Pakistan summoned a senior US diplomat here and lodged a strong protest over America's alleged "interference" in its internal affairs, an official statement said on Friday.
The US State Department on Thursday firmly rejected embattled Prime Minister Imran Khan's remarks over Washington's role in an alleged foreign conspiracy to oust him from power.
In a live address to the nation, 69-year-old Khan discussed a 'threat letter' and termed it as part of a foreign conspiracy to remove him as he was not acceptable for following an independent foreign policy. He named the US as the country behind the threat letter in what appeared to be a slip of tongue.
US Charge d' Affaires in Islamabad Angela P Aggeler was summoned by the Foreign Office (FO) over a threatening letter that warned of dire consequences if the Opposition's no-confidence motion against Khan failed, the Dawn newspaper reported.
The step was taken after a decision by Pakistan's National Security Council (NSC) on Thursday.
The Foreign Office also handed over a letter of protest to the US diplomat over the language used by a foreign official during a formal communication.
The US diplomat has been told that "interference in Pakistan's internal affairs is unacceptable", the report said.
The NSC decided to issue the strong demarche to the country that, in an interaction, expressed displeasure at Pakistan's policy on Ukraine and subsequently Pakistan's Ambassador to the US Masood Khan sent a letter to the Foreign Office on the issue.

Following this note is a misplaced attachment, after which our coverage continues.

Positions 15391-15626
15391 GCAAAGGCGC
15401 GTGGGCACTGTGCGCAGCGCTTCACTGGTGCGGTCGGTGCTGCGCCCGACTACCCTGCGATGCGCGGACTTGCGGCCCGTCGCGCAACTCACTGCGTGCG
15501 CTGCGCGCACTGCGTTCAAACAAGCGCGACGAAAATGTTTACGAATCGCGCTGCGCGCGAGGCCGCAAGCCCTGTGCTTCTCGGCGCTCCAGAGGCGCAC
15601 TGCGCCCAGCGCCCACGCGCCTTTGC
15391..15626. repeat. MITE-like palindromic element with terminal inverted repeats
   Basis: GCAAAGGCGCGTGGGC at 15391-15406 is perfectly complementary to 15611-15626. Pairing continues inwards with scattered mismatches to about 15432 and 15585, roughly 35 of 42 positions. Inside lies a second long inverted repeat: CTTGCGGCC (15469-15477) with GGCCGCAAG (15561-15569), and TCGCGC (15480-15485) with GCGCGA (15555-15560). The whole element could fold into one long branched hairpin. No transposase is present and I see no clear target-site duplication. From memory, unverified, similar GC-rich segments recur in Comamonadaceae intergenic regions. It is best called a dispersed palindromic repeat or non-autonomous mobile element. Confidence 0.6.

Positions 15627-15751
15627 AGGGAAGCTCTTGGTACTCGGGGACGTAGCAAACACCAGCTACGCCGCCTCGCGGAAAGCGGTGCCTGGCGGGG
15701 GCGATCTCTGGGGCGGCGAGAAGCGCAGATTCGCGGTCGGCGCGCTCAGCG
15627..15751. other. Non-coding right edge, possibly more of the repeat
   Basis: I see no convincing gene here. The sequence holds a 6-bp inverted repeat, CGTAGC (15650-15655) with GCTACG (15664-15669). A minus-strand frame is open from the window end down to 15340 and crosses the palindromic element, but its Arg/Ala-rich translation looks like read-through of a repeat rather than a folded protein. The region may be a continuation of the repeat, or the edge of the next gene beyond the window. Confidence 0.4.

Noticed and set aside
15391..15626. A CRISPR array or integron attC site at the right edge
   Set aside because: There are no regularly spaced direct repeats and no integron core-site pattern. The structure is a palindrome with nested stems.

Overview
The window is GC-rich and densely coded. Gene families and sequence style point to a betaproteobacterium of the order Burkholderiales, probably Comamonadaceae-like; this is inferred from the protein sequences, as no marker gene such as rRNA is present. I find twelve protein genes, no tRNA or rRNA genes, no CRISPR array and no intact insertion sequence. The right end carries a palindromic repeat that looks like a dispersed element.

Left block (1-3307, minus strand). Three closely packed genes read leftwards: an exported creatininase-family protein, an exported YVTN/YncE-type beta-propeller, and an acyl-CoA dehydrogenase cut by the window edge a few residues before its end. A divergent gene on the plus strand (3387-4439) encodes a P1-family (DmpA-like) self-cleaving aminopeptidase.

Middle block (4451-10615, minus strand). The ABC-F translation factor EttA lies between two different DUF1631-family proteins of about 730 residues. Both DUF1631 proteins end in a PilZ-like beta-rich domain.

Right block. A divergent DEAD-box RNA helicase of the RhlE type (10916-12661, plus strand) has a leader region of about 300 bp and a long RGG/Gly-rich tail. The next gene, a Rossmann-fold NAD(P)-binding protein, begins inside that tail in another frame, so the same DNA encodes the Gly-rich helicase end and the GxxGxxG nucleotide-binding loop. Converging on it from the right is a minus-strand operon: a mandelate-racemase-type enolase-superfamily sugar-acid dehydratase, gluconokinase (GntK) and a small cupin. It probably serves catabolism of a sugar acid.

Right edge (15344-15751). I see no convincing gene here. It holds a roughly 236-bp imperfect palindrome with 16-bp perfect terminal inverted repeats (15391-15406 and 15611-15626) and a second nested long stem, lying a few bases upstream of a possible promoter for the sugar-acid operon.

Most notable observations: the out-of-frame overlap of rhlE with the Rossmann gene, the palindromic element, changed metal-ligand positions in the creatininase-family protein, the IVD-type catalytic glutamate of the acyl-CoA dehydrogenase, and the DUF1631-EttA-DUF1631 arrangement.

Prime Minister Khan linked the letter with the no-confidence motion against him by the Opposition in the National Assembly. The National Assembly is scheduled to vote on the no-trust motion on Sunday.
Khan's address came at a critical juncture of his political career when he lost majority after defection from his Pakistan Tehreek-e-Insaf (PTI) party. Two of his allied parties also withdrew their support and joined the ranks of the Opposition.
The US has asserted that it did not send any letter to Pakistan on the current political situation in the country as it sought to refute allegations of America's involvement in the no-confidence motion against the Imran Khan-led government.
Khan met President Vladimir Putin in the Kremlin on February 24, the day the Russian leader ordered a "special military operation" against Ukraine. Khan also became the first Pakistani premier to visit Russia in 23 years after former premier Nawaz Sharif travelled to Moscow in 1999.